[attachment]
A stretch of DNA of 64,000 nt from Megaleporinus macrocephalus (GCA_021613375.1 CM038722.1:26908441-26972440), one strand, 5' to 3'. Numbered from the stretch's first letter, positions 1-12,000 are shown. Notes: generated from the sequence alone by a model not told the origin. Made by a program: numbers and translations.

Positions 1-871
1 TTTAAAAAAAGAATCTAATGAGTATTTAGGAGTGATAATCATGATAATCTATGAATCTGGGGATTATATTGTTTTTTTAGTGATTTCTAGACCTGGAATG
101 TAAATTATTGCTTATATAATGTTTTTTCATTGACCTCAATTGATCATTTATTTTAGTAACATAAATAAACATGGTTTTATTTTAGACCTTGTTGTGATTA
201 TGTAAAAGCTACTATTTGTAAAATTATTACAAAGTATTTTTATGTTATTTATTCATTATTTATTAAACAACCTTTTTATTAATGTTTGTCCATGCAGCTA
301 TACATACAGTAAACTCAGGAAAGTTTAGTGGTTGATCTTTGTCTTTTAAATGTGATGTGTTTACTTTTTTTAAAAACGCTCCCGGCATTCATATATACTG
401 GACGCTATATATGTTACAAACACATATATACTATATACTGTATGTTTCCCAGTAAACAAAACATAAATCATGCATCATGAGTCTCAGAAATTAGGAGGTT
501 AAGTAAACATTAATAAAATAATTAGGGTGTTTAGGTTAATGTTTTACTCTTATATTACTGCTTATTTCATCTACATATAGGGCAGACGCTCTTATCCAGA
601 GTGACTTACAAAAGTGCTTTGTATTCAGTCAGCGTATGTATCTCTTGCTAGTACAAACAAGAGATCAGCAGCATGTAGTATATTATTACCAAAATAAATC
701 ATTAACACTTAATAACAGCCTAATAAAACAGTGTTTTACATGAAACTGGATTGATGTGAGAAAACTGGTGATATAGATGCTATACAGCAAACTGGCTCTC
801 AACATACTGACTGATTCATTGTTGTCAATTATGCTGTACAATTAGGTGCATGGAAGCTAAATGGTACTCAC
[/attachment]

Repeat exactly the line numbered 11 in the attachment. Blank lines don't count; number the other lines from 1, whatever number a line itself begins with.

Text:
801 AACATACTGACTGATTCATTGTTGTCAATTATGCTGTACAATTAGGTGCATGGAAGCTAAATGGTACTCAC